one day with the Copperases and their inmate, he rose to return home.
And Clarence, delighted with the urbanity and liveliness of his new
acquaintance, readily promised that he would.

Accordingly the next day Clarence called upon Mr. Talbot.  The house,
as Mrs. Copperas had before said, adjoined her own, and was only
separated from it by a garden.  It was a dull mansion of brick, which
had disdained the frippery of paint and whitewashing, and had indeed
been built many years previously to the erection of the modern
habitations which surrounded it.  It was, therefore, as a consequence
of this priority of birth, more sombre than the rest, and had a
peculiarly forlorn and solitary look.  As Clarence approached the
door, he was struck with the size of the house; it was of very
considerable extent, and in the more favourable situations of London,
would have passed for a very desirable and spacious tenement.  An old
man, whose accurate precision of dress bespoke the tastes of the
master, opened the door, and after ushering Clarence through two long,
and, to his surprise, almost splendidly furnished rooms, led him into
a third, where, seated at a small writing-table, he found Mr. Talbot.
That person, one whom Clarence then little thought would hereafter
exercise no small influence over his fate, was of a figure and
countenance well worthy the notice of a description.

His own hair, quite white, was carefully and artificially curled, and
gave a Grecian cast to features whose original delicacy, and exact
though small proportions, not even age could destroy.  His eyes were
large, black, and sparkled with almost youthful vivacity; and his
mouth, which was the best feature he possessed, developed teeth white
and even as rows of ivory.  Though small and somewhat too slender in
the proportions of his figure, nothing could exceed the ease and the
grace of his motions and air; and his dress, though singularly rich in
its materials, eccentric in its fashion, and from its evident study,
unseemly to his years, served nevertheless to render rather venerable
than ridiculous a mien which could almost have carried off any
absurdity, and which the fashion of the garb peculiarly became.  The
tout ensemble was certainly that of a man who was still vain of his
exterior, and conscious of its effect; and it was as certainly
impossible to converse with Mr. Talbot for five minutes without
merging every less respectful impression in the magical fascination of
his manner.

"I thank you, Mr. Linden," said Talbot, rising, "for your accepting so
readily an old man's invitation.  If I have felt pleasure in
discovering that we were to be neighbours, you may judge what that
pleasure is to-day at finding you my visitor."

Clarence, who, to do him justice, was always ready at returning a fine
speech, replied in a similar strain, and the conversation flowed on
agreeably enough.  There was more than a moderate collection of books
in the room, and this circumstance led Clarence to allude to literary
subjects; these Mr. Talbot took up with avidity, and touched with a
light but graceful criticism upon many of the then modern and some of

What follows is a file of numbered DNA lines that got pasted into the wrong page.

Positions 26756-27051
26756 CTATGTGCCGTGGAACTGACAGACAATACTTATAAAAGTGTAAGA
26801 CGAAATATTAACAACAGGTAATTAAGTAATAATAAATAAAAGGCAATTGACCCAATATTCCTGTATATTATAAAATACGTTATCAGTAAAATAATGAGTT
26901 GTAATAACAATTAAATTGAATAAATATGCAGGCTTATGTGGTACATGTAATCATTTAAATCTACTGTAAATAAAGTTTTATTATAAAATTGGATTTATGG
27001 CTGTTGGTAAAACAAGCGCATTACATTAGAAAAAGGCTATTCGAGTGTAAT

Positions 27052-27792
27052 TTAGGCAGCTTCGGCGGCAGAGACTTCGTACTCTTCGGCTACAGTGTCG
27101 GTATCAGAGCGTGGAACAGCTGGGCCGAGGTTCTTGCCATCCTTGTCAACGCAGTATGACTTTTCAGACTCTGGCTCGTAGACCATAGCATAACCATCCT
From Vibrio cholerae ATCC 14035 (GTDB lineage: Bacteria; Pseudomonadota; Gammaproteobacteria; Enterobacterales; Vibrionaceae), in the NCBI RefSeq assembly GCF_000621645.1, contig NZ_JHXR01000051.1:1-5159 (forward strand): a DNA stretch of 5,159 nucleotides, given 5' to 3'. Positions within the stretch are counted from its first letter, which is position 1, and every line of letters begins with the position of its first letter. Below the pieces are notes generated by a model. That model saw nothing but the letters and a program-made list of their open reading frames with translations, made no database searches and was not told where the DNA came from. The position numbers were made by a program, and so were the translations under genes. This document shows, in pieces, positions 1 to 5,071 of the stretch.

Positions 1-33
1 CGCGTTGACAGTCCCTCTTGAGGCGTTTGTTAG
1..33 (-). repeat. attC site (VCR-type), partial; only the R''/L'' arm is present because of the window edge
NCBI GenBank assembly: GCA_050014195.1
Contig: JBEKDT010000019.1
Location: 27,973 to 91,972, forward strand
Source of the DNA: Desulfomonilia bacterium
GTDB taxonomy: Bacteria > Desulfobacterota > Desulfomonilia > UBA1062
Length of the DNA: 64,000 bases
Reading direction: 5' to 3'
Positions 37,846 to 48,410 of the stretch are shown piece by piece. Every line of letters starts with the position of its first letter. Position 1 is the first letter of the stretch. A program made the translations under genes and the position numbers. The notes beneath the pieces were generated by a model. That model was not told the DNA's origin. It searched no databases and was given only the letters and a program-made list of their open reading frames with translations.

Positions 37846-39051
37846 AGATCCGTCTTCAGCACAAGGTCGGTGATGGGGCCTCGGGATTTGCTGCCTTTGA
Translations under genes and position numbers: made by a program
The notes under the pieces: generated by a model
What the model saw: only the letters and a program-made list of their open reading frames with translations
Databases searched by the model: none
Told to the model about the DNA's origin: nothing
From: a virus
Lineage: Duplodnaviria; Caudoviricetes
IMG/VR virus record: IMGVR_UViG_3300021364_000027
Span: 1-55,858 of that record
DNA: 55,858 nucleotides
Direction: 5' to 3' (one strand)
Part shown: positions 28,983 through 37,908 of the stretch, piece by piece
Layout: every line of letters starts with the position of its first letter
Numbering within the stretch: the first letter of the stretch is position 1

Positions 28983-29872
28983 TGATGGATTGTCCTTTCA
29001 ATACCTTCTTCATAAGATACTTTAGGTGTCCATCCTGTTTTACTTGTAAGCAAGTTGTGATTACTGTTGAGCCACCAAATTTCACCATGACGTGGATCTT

the older writers.  He seemed delighted to find himself understood and
appreciated by Clarence, and every moment of Linden's visit served to
ripen their acquaintance into intimacy.  At length they talked upon
Copperas Bower and its inmates.

"You will find your host and hostess," said the gentleman, "certainly
of a different order from the persons with whom it is easy to see you
have associated; but, at your happy age, a year or two may be very
well thrown away upon observing the manners and customs of those whom,
in later life, you may often be called upon to conciliate or perhaps
to control.  That man will never be a perfect gentleman who lives only
with gentlemen.  To be a man of the world, we must view that world in
every grade and in every perspective.  In short, the most practical
art of wisdom is that which extracts from things the very quality they
least appear to possess; and the actor in the world, like the actor on
the stage, should find 'a basket-hilted sword very convenient to carry
milk in.'  [See the witty inventory of a player's goods in the
"Tatler."]  As for me, I have survived my relations and friends.  I
cannot keep late hours, nor adhere to the unhealthy customs of good
society; nor do I think that, to a man of my age and habits, any
remuneration would adequately repay the sacrifice of health or
comfort.  I am, therefore, well content to sink into a hermitage in an
obscure corner of this great town, and only occasionally to revive my
'past remembrances of higher state,' by admitting a few old
acquaintances to drink my bachelor's tea and talk over the news of the
day.  Hence, you see, Mr. Linden, I pick up two or three novel
anecdotes of state and scandal, and maintain my importance at Copperas
Bower by retailing them second-hand.  Now that you are one of the
inmates of that abode, I shall be more frequently its guest. By the
by, I will let you into a secret: know that I am somewhat a lover of
the marvellous, and like to indulge a little embellishing exaggeration
in any place where there is no chance of finding me out.  Mind,
therefore, my dear Mr. Linden, that you take no ungenerous advantage
of this confession; but suffer me, now and then, to tell my stories my
own way, even when you think truth would require me to tell them in
another."

"Certainly," said Clarence, laughing; "let us make an agreement: you
shall tell your stories as you please, if you will grant me the same
liberty in paying my compliments; and if I laugh aloud at the stories,
you shall promise me not to laugh aloud at the compliments."